Jackfruit only came onto my radar last year. It’s been touted as the darling of the vegan world because it has the consistency and texture of shredded meat. For someone who has recently converted to a plant based diet, this can be more comforting, then say looking at a block of tofu. Eating is about the visual, as well as scent and taste. I’m not sure why as vegans we need to simulate meat anything, except that it brings comfort to those who are leaving the carnivore life behind.
I’m about flavor, texture, and color. I ask the question: will it provide proper nutritional balance? And what else can I make out of this food.
Jackfruit doesn’t wield much protein. Sure it’s high in fiber, but it needs to be surrounded with something that will boost the nutritional value of the meal. This is probably why I hadn’t looked closely into this fruit to add into our diet. Protein comes in the form of legumes. We eat a lot of beans and rice for our protein intake.
I decided that it was time to venture into the realm of this hearty South Asian food. It comes canned, in brine, syrup, or water. I think I saw it fresh once, but I haven’t quite worked up the courage to cook it from scratch yet.
This experiment was to make something similar in flavor to carnitas. Carnitas have a very specific flavor profile because of the fat content. That usually gets burned off in stages of the cooking process leaving the flavor intact. One of the things I do cook well are carnitas. I’ve got it down. I made probably two thousand carnitas tacos on my last job. Duplicating flavor wasn’t a problem. Fat content was.
Once I slow cooked the jackfruit, I got it cooled down, then pulled it. It certainly looked like what I read it would look like. And I got the flavor almost right. The olive oil provided the fatty pleasure. The finished product is missing one or two points that I will be addressing over the next few weeks. The spouse, the beneficiary of my culinary experiments, decided this was a good and tasty food to keep in the meal-time rotations.
I addressed the protein issue by cooking some quinoa, and making jackfruit and quinoa wraps. I provide both recipes for you try. If you can’t find canned jackfruit in your local market, it is available through various outlets online. Just remember, use the jackfruit packed in brine or water.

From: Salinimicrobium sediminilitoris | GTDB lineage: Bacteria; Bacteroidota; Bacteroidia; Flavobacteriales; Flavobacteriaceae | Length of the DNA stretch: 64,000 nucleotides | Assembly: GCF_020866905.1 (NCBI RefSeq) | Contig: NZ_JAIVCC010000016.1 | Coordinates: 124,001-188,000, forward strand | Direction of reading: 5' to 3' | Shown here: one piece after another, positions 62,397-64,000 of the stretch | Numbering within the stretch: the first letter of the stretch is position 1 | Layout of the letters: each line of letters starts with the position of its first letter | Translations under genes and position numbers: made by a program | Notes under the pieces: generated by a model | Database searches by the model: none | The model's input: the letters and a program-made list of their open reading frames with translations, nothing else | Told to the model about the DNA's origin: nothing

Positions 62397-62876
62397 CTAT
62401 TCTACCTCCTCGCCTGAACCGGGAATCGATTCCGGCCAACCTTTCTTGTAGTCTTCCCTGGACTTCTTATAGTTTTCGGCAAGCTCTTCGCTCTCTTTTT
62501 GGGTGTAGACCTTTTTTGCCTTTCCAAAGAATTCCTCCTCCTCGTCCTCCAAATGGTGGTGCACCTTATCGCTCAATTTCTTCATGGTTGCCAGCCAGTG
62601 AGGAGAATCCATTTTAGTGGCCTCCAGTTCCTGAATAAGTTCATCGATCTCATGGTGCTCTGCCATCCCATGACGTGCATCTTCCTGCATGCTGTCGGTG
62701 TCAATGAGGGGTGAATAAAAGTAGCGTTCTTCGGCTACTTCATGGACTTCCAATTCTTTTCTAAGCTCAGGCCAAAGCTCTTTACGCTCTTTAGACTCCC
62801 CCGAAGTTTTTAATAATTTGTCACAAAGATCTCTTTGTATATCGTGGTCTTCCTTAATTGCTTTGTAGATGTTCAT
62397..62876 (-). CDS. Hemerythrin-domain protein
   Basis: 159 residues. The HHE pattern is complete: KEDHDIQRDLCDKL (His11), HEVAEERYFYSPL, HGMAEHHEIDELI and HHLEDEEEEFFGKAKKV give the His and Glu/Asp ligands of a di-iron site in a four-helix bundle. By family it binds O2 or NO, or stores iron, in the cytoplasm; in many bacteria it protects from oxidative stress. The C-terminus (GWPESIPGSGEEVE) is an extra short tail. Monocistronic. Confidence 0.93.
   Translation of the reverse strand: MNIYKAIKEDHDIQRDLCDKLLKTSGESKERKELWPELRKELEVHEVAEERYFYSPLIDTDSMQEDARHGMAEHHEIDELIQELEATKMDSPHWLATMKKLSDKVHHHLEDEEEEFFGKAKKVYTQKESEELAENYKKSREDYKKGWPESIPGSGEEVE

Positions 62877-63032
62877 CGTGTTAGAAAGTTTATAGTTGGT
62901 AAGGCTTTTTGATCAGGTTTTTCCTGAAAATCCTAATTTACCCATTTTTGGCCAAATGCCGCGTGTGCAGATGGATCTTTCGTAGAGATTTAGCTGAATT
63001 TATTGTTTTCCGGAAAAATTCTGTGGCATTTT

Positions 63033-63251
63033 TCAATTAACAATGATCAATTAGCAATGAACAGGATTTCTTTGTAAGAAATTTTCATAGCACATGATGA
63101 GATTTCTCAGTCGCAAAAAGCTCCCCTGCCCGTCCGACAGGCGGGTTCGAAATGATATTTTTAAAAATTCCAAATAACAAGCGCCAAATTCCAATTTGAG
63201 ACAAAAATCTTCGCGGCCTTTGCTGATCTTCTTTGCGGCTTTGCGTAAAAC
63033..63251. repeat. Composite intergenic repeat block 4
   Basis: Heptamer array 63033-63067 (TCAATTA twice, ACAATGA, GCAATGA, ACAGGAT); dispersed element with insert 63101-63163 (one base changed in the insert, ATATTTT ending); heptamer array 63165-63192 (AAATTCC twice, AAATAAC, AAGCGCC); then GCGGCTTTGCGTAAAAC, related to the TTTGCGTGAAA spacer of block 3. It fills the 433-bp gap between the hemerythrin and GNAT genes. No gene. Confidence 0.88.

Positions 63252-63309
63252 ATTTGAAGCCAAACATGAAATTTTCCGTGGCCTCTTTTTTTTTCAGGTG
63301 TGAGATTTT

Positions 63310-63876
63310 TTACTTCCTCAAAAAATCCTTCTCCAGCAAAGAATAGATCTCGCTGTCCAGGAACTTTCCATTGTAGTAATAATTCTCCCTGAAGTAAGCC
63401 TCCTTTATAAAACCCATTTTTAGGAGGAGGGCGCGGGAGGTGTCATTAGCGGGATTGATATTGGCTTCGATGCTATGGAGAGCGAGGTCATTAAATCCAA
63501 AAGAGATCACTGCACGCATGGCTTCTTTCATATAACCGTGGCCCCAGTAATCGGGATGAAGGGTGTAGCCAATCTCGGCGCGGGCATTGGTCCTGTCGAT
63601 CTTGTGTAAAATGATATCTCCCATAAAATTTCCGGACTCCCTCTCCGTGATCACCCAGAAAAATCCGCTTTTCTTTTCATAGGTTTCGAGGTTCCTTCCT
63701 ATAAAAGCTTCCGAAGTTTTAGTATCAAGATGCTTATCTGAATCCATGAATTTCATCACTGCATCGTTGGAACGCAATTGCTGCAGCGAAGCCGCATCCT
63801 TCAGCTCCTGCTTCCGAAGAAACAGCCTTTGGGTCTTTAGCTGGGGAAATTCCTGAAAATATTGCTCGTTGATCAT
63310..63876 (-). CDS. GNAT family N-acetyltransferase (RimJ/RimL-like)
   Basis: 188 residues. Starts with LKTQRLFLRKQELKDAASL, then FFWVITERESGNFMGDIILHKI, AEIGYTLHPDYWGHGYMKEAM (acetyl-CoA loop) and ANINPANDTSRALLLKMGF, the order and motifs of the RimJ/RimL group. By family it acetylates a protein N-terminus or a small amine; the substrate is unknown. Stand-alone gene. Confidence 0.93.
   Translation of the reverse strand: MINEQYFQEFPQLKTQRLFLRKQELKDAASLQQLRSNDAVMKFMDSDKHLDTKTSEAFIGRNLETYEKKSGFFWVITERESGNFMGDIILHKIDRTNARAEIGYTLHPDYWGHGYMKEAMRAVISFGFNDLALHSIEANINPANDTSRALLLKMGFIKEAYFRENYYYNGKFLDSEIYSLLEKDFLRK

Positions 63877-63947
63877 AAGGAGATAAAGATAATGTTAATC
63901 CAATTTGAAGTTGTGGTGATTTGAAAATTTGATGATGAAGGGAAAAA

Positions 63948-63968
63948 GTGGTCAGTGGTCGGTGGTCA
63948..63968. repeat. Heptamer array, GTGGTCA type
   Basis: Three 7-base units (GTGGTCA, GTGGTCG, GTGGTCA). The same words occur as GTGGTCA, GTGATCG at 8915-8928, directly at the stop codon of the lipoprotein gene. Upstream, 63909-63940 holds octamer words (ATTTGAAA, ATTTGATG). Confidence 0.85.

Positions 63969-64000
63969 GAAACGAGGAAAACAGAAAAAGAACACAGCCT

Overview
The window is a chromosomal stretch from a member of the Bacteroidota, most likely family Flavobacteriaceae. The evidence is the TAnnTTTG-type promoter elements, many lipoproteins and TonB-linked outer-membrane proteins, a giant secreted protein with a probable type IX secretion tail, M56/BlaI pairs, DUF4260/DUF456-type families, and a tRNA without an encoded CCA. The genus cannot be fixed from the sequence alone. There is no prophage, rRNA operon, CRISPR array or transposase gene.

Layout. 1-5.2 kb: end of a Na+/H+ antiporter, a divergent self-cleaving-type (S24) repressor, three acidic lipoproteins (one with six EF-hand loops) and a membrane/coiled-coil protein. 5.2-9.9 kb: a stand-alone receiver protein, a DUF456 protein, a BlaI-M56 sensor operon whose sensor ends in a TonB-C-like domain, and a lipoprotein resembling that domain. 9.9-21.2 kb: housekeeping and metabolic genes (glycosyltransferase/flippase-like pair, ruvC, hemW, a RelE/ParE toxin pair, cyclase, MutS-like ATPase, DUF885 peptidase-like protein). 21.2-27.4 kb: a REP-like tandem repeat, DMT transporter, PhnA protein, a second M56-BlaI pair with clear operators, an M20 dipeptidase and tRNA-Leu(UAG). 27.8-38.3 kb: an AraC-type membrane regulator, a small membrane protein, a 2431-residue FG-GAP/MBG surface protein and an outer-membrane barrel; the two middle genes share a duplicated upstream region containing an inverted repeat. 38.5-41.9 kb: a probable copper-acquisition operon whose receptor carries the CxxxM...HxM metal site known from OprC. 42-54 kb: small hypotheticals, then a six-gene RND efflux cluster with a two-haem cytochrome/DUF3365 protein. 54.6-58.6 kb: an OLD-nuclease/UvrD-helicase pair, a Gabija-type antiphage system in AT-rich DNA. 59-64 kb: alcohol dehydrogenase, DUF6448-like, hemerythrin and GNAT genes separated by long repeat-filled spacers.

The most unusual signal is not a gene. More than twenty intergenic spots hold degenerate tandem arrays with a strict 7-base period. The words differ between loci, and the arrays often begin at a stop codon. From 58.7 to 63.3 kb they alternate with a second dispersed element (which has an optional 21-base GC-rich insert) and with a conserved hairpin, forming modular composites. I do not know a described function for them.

- 1 orange sliced
- 2 bay leaves
- 1 tsp mustard seeds
- 3 or 4 peppercorns
- 4 or 5 pieces of flat cinnamon stick
- 2 cans young jackfruit in brine
- 3 or 4 garlic cloves
- 1 onion, julienne
- 1 ½ cups olive oil
- 1 ½ cups vegetable broth
- Place the sliced oranges, bay leaves, mustard seed, peppercorns, and cinnamon in a satchel made of muslin or cheesecloth. If using cheesecloth, criss-cross the layers up to four layers so the mustard seeds don’t fall out.
- Drain the jackfruit. Put everything into a slow cooker. Cook for 6 to 8 hours on low.
- Take everything out of the slow cooker, discard the satchel. Cool down so that you can handle the fruit.
- Shred the jackfruit. It should just fall apart.
- Use for tacos, burritos, make into mole, or smother in red chili and serve with beans and rice.
- ¼ cup cooked quinoa
- 1 tbsp sunflower oil
- ½ red bell pepper, small dice
- ½ green bell pepper, small dice
- ¼ red onion, small dice
- 1 tbsp chopped garlic
- ¼ cup tomatillo sauce
- Pinch of cumin
- Pinch of coriander
- Pinch of salt
- Heat up a saute pan and add the sunflower oil.
- Once it is hot, add in the peppers and onions. Saute until they start to get soft and translucent. Add in the garlic, cumin and coriander. Cook for a minute or two more.
- Remove from heat, salt to taste. Pour in the tomatillo sauce.
- Serve with pulled jackfruit, and as a filling for any other wrap or burrito.
- You’ll notice a lack of chilies in this recipe. The tomatillo sauce has the heat.